the sting Milestone

Featured Stings

Can we feed everyone without unleashing disaster? Read on

These campaigners want to give a quarter of the UK back to nature

How to build a more resilient and inclusive global system

Stopping antimicrobial resistance would cost just USD 2 per person a year

Portugal: €4.66 million in aid for 1,460 dismissed workers and jobless young

Questions and answers: Commission proposes SURE, a new temporary instrument worth up to €100 billion to help protect jobs and people in work

4 things to know about the state of conflict today

Guterres censures terrorist attacks in Nigeria, pledges UN ‘solidarity’

Humanitarian aid: EU announces additional €35 million for Africa’s Sahel region

Tokyo 2020 Olympics: from cardboard beds to recycled medals, how the Games are going green

‘Bring to life’ precious moments caught on film or tape, UN agency urges on World Day

A renewed agenda for Research and Innovation: Europe’s chance to shape the future

What does global health translate into?

UN calls for shipping ‘propulsion revolution’ to avoid ‘environmental disaster’

From glass ceiling to glass cliff: women are not a leadership quick-fix

How COVID-19 compares to seasonal flu, and why you should take it seriously

First peaceful transfer of power in DR Congo ‘an extraordinary opportunity’ for advancing rights

A revolution, an ecosystem, an ocean: 5G is just the beginning

“The Arctic climate matters: to what degree?”, a Sting Exclusive co-authored by UN Environment’s Jan Dusik and Slava Fetisov

Terrorism diverts resources from ‘much-needed’ development to ‘costly’ security, warns UN envoy for Central Africa

The vital role played by logistics during humanitarian crises

Combatting terrorism: Parliament sets out proposals for a new EU strategy

The West and Russia took what they wanted from Ukraine

The issue of health literacy and how it affects European health policies

Financiers can turn the world into a dirty and dangerous place

‘Act fast and do whatever it takes’ to fight the COVID-19 crisis, say leading economists

Botswana has decriminalized gay sex. But, it’s still illegal in 70 countries

Emergency coronavirus research: Commission selects 18th project to develop rapid diagnostics

What’s going on in Chernobyl today?

End racist discrimination against Afro-European people in the EU

The ‘yellow vests’ undermined Macron in France and the EU

Practicing healthcare through a global lens

Falsified medicines: new rules to enhance patients’ safety

Is 2019 the beginning of the end for coal in Europe?

7 ways for businesses to capture the youth dividend

Algorithms are being used to convict criminals and decide jail time. We need to make sure they are fair

Governments adopt UN global migration pact to help ‘prevent suffering and chaos’

Powering through the pandemic

Our children’s career aspirations have nothing in common with the jobs of the future

The global economy is woefully unprepared for biological threats. This is what we need to do

Five-year low inflation for Eurozone and now Mario has to finally wake up the Germans

UN condemns ‘cowardly’ attack on Libya’s national oil corporation headquarters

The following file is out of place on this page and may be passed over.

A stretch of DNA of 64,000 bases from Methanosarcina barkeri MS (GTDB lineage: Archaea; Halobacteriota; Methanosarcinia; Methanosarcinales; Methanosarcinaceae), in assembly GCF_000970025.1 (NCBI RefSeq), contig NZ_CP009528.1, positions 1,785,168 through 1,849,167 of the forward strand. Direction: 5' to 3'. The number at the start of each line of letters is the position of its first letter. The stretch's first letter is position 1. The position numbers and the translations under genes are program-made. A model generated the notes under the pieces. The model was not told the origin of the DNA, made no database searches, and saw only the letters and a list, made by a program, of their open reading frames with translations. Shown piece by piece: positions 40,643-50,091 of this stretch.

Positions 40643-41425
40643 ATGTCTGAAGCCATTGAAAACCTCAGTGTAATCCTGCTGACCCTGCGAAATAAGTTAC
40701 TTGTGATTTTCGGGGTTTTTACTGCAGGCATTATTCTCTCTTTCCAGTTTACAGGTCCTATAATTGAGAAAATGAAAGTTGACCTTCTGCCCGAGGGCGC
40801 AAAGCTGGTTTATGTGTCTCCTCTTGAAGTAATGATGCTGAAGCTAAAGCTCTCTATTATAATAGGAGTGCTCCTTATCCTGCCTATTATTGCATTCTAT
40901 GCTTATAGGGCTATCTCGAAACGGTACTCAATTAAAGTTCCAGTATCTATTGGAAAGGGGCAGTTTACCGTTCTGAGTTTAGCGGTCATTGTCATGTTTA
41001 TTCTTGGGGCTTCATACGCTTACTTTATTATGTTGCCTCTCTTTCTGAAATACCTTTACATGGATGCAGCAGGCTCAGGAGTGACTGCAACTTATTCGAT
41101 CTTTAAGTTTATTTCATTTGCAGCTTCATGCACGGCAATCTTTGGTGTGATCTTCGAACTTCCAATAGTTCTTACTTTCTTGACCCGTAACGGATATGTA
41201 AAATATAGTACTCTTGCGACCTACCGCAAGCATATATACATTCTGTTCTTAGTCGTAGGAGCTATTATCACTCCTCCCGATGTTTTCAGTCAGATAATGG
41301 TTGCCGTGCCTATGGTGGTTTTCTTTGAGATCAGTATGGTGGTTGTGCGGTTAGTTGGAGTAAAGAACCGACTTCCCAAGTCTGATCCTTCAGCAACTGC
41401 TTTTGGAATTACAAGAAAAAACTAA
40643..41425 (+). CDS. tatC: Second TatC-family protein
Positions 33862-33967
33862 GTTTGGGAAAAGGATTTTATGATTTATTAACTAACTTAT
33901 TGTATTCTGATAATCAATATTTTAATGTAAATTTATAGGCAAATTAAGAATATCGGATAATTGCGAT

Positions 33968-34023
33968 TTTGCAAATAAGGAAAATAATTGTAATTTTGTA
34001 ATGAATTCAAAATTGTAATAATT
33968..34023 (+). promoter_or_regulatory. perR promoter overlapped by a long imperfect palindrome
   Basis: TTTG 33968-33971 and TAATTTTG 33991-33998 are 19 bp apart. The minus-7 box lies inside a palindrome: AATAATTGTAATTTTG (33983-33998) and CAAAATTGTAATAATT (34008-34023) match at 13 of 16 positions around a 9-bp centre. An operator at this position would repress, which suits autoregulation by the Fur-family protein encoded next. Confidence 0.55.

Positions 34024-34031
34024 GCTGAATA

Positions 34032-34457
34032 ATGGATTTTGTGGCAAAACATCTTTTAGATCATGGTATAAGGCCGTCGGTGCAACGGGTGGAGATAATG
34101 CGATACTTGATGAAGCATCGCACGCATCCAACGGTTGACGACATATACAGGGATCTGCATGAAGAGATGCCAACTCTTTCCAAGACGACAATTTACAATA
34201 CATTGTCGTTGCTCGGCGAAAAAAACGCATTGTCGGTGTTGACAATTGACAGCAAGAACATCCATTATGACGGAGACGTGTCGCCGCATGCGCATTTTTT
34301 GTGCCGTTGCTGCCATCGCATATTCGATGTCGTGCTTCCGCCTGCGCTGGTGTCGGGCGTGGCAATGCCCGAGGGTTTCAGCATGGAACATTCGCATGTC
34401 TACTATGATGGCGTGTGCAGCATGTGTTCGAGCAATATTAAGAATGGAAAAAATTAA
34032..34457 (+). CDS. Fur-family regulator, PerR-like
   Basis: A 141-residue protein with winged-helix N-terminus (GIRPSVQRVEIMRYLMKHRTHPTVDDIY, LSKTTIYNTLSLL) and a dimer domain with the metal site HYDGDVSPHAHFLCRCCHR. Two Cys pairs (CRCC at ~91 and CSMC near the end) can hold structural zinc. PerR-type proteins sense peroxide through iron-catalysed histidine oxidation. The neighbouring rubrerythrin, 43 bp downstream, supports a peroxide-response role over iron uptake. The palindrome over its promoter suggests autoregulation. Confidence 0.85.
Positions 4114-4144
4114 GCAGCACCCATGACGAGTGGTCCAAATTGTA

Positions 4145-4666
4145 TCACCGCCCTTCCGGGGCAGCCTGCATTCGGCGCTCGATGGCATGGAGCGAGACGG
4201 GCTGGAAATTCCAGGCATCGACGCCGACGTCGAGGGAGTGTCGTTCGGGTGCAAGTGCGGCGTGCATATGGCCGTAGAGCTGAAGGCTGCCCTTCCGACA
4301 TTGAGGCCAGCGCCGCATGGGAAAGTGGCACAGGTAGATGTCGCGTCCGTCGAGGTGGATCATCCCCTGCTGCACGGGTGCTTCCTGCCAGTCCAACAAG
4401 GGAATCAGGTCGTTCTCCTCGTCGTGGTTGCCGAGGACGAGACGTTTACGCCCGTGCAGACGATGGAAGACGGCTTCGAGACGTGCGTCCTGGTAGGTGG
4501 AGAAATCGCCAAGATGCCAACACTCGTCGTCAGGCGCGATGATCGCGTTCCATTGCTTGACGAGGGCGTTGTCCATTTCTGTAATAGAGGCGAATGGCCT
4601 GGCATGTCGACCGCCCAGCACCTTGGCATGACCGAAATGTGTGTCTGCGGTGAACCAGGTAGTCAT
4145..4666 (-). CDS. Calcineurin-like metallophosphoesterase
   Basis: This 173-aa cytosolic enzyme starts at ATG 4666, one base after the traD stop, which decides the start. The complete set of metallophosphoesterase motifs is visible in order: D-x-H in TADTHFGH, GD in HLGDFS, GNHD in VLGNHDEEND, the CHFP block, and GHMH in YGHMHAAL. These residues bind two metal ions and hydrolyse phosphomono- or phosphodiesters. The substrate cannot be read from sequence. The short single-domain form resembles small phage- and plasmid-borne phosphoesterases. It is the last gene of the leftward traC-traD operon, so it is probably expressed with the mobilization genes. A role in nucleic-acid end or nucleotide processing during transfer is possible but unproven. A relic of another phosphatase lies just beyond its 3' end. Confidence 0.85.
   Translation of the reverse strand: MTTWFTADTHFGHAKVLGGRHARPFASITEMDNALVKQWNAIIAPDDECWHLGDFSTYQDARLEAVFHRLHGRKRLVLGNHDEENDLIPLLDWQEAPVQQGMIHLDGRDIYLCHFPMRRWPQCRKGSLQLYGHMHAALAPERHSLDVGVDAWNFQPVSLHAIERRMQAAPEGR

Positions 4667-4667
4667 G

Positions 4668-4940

More progress needed on reducing and redesigning agricultural support policies

Largest joint UN humanitarian convoy of the war, reaches remote Syrian settlement

How can we make entrepreneurship serve the greater good?

Disintegrating Tories will void May’s pledge for Brexit deal in seven weeks

Snowden is the “EU nomination” for this year’s Oscars

How can the EU hit net-zero emissions?

A Sting Exclusive: “Europe needs decisive progress for stronger cybersecurity”, EU Commissioner Gabriel highlights from Brussels

Turkey caught in a vicious Syrian circle bringing terror and war at home

The Fourth Industrial Revolution can close the digital divide. This is how

How speaking ‘parentese’ to your child could make them a faster learner

Sahel States need international support ‘now more than ever’– UN peacekeeping chief

Drinking coffee could help you live longer, research finds

Medical Doctors in Industry 4.0: pure science fiction

EU’s judicial cooperation arm, Eurojust, to become more effective with new rules

A Sting Exclusive: “On the road to Japan-EU Economic Partnership Agreement”, by Ambassador Katakami of the Japanese Mission to the European Union

“They are trying to make improvements, but of course they are quite slow for my generation”, Vice President of JADE Victor Soto on another Sting Exclusive

This architect explains why racist statues are no longer relevant and describes how to replace them

This one small change could transform education for millions

Veteran UN Syria Envoy to step down, pledges to work ‘until the last hour’ for peace


A Sting Exclusive: “Education in Europe, fostering skills development inside and outside the school system”

US, Russia oblige each other in Syria and Ukraine selling off allies

EU-Turkey relations: EU considers imposing sanctions while Turkey keeps violating Cyprus’ sovereignty

More Stings?


Speak your Mind Here

Fill in your details below or click an icon to log in:

WordPress.com Logo

You are commenting using your WordPress.com account. Log Out /  Change )

Google photo

You are commenting using your Google account. Log Out /  Change )

Twitter picture

You are commenting using your Twitter account. Log Out /  Change )

Facebook photo

You are commenting using your Facebook account. Log Out /  Change )

Connecting to %s